AMSTERDAM/PARIS (Reuters) - When Air France’s new Canadian chief executive met Dutch politicians in The Hague on Feb. 15, he unknowingly set in motion a new chapter in European aviation nationalism.
Dutch Finance Minister Wopke Hoekstra had summoned Ben Smith to secure assurances that Air France would keep key routes open at Amsterdam’s Schiphol Airport and KLM would retain the partial independence it has enjoyed since the airlines merged in 2004.
Smith, who has told investors he planned to improve integration and cut costs at Air France-KLM, kept his answers brief and non-committal, beating a quick retreat, a person familiar with the matter said.
When the Dutch government felt its demands were not being addressed, it chose to act, the person familiar with the matter and another source said, leading to Tuesday’s announcement that it was buying a stake in Air France-KLM to match the French state and boost its influence over a group which has seen KLM profits dwarf those of Air France.
“Buying this stake ensures we have a seat at the table,” Hoekstra said, adding his government paid 680 million euros (581 million pounds) to buy 12.7 percent “to defend Dutch national interests.”
The government later said it had reached 14 percent, almost matching France’s 14.3 percent holding.
It was a stunning change of tack, 15 years after Air France and KLM became the first European national airlines to merge.
French Finance Minister Bruno Le Maire called the move “incomprehensible” and a French ministry official said the Netherlands had acted like “a corporate raider.”
Investors slashed 12 percent from Air France-KLM’s value, fearing a stalemate between state shareholders.
Tuesday’s lurch towards government intervention marks a radical shift in the aviation policy of the Netherlands, which was the first country to sign a liberalising Open Skies deal with the United States in 1992.
“I don’t recall anything like this. If anything governments have been selling stakes in airlines, or at least not investing, to the point where airlines have been going bust,” said veteran airlines watcher James Halstead, a partner at Aviation Strategy.
Air France-KLM declined to comment on the closed talks. But the company said in a statement it had been ready to reaffirm commitments to strengthen KLM and its Schiphol hub.
FLYING THE FLAG Fifteen years after the airlines merged, the shaky foundations of one of the industry’s landmark mergers highlight the difficulty of carrying out cross-border tie-ups in an industry riven with national pride, politics and protectionism. “Airlines are unique. It is perhaps the only case where the national flag has real relevance to the point of being displayed on the tails,” said Giovanni Bisignani, former head of the global industry group International Air Transport Association.
However, the dramatic share-market swoop came as less of a surprise to political analysts who have tracked Dutch centre-right governments since the 2008 financial crisis: the takeover of a major national company like KLM is unthinkable under their watch and the 2004 airline merger grates with ministers now.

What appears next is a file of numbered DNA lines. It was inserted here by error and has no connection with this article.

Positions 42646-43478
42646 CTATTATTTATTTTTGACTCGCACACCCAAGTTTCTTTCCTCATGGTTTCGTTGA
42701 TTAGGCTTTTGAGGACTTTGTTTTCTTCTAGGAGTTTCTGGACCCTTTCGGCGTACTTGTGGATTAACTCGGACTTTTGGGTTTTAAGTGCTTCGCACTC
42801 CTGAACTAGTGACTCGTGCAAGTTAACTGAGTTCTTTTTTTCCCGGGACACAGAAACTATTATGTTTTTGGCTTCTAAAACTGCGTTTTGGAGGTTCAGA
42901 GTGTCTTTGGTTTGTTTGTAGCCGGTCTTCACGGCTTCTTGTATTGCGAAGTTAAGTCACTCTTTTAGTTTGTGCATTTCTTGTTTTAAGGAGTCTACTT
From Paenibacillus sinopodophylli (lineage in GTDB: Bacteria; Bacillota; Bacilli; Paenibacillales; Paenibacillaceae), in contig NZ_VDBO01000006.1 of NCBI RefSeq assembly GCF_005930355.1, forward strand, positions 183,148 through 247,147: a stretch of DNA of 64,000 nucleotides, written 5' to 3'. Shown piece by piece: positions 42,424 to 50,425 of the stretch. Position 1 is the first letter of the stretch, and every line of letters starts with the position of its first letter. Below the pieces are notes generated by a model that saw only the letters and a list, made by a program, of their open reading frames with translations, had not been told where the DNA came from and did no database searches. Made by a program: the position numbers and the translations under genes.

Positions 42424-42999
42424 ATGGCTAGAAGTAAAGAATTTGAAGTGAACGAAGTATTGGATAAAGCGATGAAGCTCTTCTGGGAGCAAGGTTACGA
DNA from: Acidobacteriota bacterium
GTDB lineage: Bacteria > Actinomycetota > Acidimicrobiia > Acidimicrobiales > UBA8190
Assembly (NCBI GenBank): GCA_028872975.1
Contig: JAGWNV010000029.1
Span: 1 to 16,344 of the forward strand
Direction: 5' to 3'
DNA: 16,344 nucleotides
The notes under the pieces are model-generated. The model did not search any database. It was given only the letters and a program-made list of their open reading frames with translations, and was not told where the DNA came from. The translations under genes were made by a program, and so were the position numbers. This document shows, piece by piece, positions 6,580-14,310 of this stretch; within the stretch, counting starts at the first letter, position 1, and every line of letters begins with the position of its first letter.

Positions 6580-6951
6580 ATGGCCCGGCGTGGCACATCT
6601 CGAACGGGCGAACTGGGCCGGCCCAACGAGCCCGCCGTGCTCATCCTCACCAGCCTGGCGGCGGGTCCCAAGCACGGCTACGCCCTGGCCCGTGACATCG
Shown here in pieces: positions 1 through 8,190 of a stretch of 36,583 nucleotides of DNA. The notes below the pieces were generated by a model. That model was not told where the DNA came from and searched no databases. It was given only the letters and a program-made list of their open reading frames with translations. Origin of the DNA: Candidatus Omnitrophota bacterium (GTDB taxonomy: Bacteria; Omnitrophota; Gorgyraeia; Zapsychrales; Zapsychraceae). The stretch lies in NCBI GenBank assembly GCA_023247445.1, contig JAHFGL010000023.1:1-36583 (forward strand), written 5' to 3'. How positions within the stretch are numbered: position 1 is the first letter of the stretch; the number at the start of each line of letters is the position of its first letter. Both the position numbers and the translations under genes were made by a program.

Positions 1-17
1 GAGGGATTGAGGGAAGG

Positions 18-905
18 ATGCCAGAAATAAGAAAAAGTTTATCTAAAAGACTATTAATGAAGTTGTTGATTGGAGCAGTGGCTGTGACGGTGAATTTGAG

Attempts by foreign firms to buy telecommunications company KPN in 2013, postal carrier PostNL in 2016, and paint-maker Akzo Nobel in 2017 all foundered in part on opposition from Prime Minister Mark Rutte’s governments.
The Dutch cabinet is preparing a law which would allow any Dutch corporate board to freeze any takeover bid for 250 days.
It is also creating a panel to require government vetting for takeovers in “sensitive” sectors, echoing U.S. practice.
“The public interest must go first,” said Lodewijk Asscher, leader of the opposition Labour party, echoing reaction across the Dutch political spectrum.
He said the centre-right government’s move was right for the nation’s “economics, employment, and sustainability.”
France has itself in the past drawn criticism for ambushing the stock market, notably in 2015 when then economy minister Emmanuel Macron ordered a surprise government stake increase in Renault..
On top of political sensitivities, analysts say cross-border mergers are particularly tricky because most airlines are also subject to ownership restrictions and international rules tying traffic rights to individual countries. Setting off a wave of consolidation in 2004, Air France and KLM sought to skirt those problems and pacify powerful French unions by granting significant freedom and separate balance sheets for the two carriers. But they left multiple layers of management and chronic labour disputes among French pilots.
The model led to mounting frustration on the Dutch side that KLM was being dragged down financially without real control over the group, which was largely driven by the French, sources said.
In 2018, Air France made operating earnings of 266 million euros, against KLM’s 1.07 billion.
A later merger that brought together British Airways, Iberia and Aer Lingus involved a more powerful holding company, IAG, combined with a leaner structure, Halstead said. The industry has learned from that approach but cultural differences also haunted the Franco-Dutch union from the start, even as Dutch bosses abandoned buttermilk for wine in meetings. “The Dutch would come out of a meeting and say that this or that issue has been decided,” said Halstead, who closely follows the group. “The French would say it had only been considered.”
Additional reporting by Sudip Kar-Gupta and Laurence Frost in Paris; Editing by Edmund Blair